How has the field of service learning changed in the Jewish world over the last decade?
I think the focus is shifting, or at least the terminology is changing. There hasn’t been a departure from teaching teens and young adults about doing good, but it has become more focused. Instead of service learning broadly defined, you’re seeing programs focus on specific things like immigration, the environment, or organizing against homelessness.

What drew you to join the Leichtag Foundation?
The path started while I was in Atlanta volunteering with Hazon. Since being a participant in Otzma, I hadn’t really thought about how Jewish communal life could enhance my life. But with Hazon I was helping to develop a CSA and organize people in the Jewish community around food issues. During that time I developed a loving and unified community in Atlanta, and I started to expand beyond the CSA to create larger scale environmental and food events.

When my family moved to San Diego I had the opportunity to meet with the executive vice president at Leichtag, Charlene Seidle, and found out that Leichtag was planning to purchase a piece of land to develop food and environmental programs. I hadn’t worked for a foundation before, but I was excited about their mission and they were excited about my background and experience in the Jewish food world. It’s really a dream come true to work at a foundation that has the vision of creating a vibrant community and a farm.

Tell me more about Leichtag’s Jewish Food Justice Fellowship?
We are in our first cohort now – they started last September and will stay with us for 15 months. We wanted to invest in people in their early to mid-20s who had already gotten their feet wet in the worlds of environmentalism and agriculture and help them grow while contributing to the community. They work for food justice-related organizations for 25 hours a week doing everything from leading the North County Food Policy Council to working in an afro-ecology center. Additionally, they consult with local Jewish schools, synagogues, and senior care facilities to help build gardens or do other agriculture-related programs. And they spend 10 hours a week at the ranch developing programs, working on our composting system, planning an edible forest, and helping conceive of and lead conversations around the farm planning process.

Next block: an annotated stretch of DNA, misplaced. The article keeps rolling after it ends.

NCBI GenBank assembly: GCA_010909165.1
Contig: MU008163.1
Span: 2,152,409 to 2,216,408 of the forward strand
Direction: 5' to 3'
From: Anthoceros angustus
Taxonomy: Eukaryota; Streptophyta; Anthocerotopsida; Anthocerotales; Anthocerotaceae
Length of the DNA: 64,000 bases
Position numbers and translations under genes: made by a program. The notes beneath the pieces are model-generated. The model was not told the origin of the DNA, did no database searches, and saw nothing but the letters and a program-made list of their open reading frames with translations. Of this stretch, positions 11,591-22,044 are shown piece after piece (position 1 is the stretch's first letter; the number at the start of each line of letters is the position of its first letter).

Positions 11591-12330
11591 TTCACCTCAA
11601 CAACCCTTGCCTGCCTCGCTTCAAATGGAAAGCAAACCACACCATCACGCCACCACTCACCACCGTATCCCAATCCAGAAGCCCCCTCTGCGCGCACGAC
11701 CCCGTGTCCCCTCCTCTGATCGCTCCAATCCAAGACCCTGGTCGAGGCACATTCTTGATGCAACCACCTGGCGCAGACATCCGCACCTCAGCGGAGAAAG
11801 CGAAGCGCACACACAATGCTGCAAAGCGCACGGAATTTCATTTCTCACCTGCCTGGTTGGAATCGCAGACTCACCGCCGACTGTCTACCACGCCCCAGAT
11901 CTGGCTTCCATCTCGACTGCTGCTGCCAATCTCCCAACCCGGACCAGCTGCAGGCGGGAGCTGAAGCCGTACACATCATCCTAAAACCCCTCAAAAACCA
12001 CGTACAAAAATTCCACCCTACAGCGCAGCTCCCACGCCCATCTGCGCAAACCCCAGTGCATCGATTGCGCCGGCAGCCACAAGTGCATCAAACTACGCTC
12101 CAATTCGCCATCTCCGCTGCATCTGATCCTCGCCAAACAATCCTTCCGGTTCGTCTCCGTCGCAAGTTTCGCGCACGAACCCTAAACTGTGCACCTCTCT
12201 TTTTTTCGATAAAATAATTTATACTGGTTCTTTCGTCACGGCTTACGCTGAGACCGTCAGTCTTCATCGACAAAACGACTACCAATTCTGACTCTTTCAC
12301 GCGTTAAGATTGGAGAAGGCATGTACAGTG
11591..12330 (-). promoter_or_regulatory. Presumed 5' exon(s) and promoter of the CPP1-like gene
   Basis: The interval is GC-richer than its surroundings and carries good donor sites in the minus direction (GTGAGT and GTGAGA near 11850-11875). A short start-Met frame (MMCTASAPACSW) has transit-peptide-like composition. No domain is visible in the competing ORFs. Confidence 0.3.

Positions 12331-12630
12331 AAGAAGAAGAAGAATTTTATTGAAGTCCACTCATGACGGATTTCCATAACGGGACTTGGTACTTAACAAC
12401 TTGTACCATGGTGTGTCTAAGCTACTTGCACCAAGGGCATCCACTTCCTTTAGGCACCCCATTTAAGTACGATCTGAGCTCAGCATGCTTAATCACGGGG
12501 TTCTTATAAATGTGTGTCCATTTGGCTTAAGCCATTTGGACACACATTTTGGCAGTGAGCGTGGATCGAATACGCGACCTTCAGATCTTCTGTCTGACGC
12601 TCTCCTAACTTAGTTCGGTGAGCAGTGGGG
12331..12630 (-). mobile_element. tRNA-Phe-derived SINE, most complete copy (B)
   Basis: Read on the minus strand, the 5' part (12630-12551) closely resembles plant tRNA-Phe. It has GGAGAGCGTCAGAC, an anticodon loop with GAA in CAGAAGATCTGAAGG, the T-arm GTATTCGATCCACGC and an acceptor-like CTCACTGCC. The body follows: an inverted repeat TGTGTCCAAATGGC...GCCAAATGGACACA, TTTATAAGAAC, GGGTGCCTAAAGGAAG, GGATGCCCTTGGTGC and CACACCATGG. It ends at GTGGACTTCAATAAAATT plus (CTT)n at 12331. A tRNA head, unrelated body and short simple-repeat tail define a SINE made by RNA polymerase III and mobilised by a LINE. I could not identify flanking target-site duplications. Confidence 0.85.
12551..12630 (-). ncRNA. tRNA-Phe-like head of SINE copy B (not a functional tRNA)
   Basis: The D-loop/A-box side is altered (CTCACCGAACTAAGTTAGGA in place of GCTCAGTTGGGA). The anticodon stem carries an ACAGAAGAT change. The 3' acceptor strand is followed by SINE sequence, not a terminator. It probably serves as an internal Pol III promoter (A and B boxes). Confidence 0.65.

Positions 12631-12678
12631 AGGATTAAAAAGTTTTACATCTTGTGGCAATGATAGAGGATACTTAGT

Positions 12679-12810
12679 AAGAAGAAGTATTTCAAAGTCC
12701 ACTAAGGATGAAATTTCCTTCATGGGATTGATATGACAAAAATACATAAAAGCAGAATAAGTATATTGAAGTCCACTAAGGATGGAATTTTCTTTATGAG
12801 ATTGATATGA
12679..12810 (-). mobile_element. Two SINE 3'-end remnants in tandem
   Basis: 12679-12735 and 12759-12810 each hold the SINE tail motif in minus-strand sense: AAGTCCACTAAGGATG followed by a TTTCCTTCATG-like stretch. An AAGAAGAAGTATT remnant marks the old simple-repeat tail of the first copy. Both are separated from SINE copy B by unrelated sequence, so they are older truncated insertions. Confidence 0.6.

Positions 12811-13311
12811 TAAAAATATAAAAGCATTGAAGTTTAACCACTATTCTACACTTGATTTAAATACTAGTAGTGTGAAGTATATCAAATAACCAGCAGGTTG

The Leichtag Foundations Jewish Food Justice Fellows with Mark Bittman

The Leichtag Foundations Jewish Food Justice Fellows with Mark Bittman

How can people get involved?
They should check out our website and the fellows also have their own website. And if people are in the area, they should absolutely come see the ranch. We do public tours a few times a month. There is so much going on there, and it is a fantastic place to visit.

Why Pittsburgh? Why Volunteering?

Volunteer Nick Cotter & Repair the World Fellow Dravidi Stinnett tell us about Pittsburgh, and hard work, in this Vlog for #NationalVolunteerMonth!

Pittsburgh

- Vlog coordinated by Mel Rivkin

Playworks: Lessons in Play

Great article about one of our partners in Philadelphia! We love working with Playworks, learn more about their work in this Philly.com article!

Playworks

Repair Inspiration: Malala’s Dad

By now you’ve likely heard of Malala Yousafzai, the courageous teenager who was shot by the Taliban in 2012 for the simple act of getting an education. But have you heard about her father, educator Ziauddin Yousafzai?

In today’s bit of Repair Inspiration, here is a video of Mr. Yousafazai giving a TED Talk about his amazing daughter. It begins: “In many patriarchal societies..fathers are usually known by their sons. But I’m one of the few fathers who is known by his daughter, and I’m proud of it.” Let the chills subside, then check out his words in the video below:

Hungry for more? Find more than 1,000 inspirational TED Talks on their website.